There’s some good conversation on Blake’s post about how to take your t-shirt artwork from good to great.
Jake asked: “What is the best way to blend colors using half-tone patterns that will translate well to screen-printing? Any common mistakes or things designers should be aware of?”
Well Jake, here’s the (really long) answer to that.
Let’s start with a brief explanation of what exactly halftones are:
Basically, halftones are regular patterns of tiny shapes (dots, ellipses, squares are common) that taper out to create the appearance of a color fading (or graduating) to white or another color at the edges.
Take a gradient (like the above left) and render it as a halftone pattern, zoom in a bunch, and it would look something like the above right.
When a screen printer outputs a graphic that contains gradients onto films (which are used to burn screens – which is what the ink goes in), what they’re really outputting are these halftones. If you look closely at a screen printed tee that has gradients, you can actually make out these patterns:
But seen from a distance, it makes a perfect blend. You can see it best on shirts that only have a few colors and are especially ones printed on white:
Printers can adjust the angle, frequency and shape of these dots to increase or decrease the dot size of the halftones. Larger dots = more space in between them, more visible gradient appearance; Smaller dots = less space between them, tighter, smoother gradient appearance.
A lot of this is technical stuff that you never need to worry about as a designer (your screen printing will do all the work with setting up the correct halftones to make your gradients print well) but you can make their life easier by prepping your artwork correctly and understanding a little bit about the process.
Here’s some things you should know about printing gradients:
- Understand Mesh Size
The screens used for printing come in different mesh sizes ranging anywhere from 40 to 230. The lower the mesh size, the larger the holes in the screen and the more ink is pushed through to the shirt.Gradients require the opposite end of the spectrum: high meshes that don’t let a lot of ink through (otherwise the little dots all blur together and look like a blob). Not all screen printers have these higher mesh screens required to do gradients, which is why many of them don’t.
- Be aware of the trade-offs of mixing large solid areas and gradients in the same color
If you have a color in your design that covers a large of area andhas gradients, the printer is suddenly faced a dilemma. Do they chose the high mesh screen that will print the gradient without blurring (but lay down less ink in the places the color has large coverage)? Or do they chose a lower mesh that will give good coverage to the large areas but potentially blur the halftones.Generally, there’s a decent in-between option, but most printers will opt to preserve the halftones. So you may notice some lighter/sketchy coverage on the large solids.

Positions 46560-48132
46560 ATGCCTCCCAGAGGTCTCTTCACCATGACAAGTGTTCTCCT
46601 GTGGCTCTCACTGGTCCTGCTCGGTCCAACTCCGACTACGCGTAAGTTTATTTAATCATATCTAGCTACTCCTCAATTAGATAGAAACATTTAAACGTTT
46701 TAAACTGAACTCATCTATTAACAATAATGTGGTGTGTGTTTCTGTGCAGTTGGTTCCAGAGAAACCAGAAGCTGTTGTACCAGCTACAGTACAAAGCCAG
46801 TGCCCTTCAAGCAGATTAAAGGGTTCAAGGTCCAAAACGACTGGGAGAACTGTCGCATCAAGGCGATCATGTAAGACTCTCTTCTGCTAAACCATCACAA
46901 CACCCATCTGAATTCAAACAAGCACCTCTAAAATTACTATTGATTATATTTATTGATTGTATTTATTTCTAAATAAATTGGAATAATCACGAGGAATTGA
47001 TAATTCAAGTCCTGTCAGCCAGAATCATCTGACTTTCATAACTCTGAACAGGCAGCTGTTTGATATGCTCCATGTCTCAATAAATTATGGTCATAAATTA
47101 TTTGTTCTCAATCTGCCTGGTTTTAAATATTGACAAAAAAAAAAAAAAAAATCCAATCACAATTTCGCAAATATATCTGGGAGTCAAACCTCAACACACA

- Halftones and Underbases don’t mix well
An underbase is used when printing on dark shirts to provide, you guessed it, a base for the design to keep the colors from getting absorbed into the fibers of the shirt, and preserve vibrancy. It’s usually a white or light gray, and underlays the entire design (or most of it, depending on the color of the shirt and colors of ink being used). Because you’re covering such a wide area with ink, underbases are generally on a lower mesh screen, which almost never agrees well with gradients… which brings me to our next item:
- Sometimes your solids and gradients can (and should) be printed separately This generally adds to the cost of printing your design (because most printers charge per screen), but it can be a good solution if you have issues with coverage, or a design that’s going to have a white underbase and gradients that fade from color to the shirt.The solids are outputted on one screen with a lower mesh, and the gradients are printed with the required higher mesh.
And here’s some things you should do with your artwork to make outputting your gradients easier:
- If you’re working in a vector program, make sure all your colors (including gradients) are in PANTONE colors.
This includes using a PANTONE white for gradients that go from a color to white. When prepping your artwork, the printer needs to convert all RGB/CYMK colors to PANTONE for output, and they’ll hate you less if they don’t need to go through and replace colors in the 200 objects of your design that have gradients.
- Don’t flatten your image if you’re designing in Photoshop or another bitmap editor
This is good advice for any design regardless of whether it includes gradients or not, but it’s significantly easier to split apart the colors of a gradient when they haven’t been combined together.
- And finally… don’t try and use gradients on highly detailed, small areas of your design
Remember the dots from the up close picture of a halftone? These dots can only go so small, and in smaller areas of your design it can be hard to concentrate enough of them to visually see any time of transition.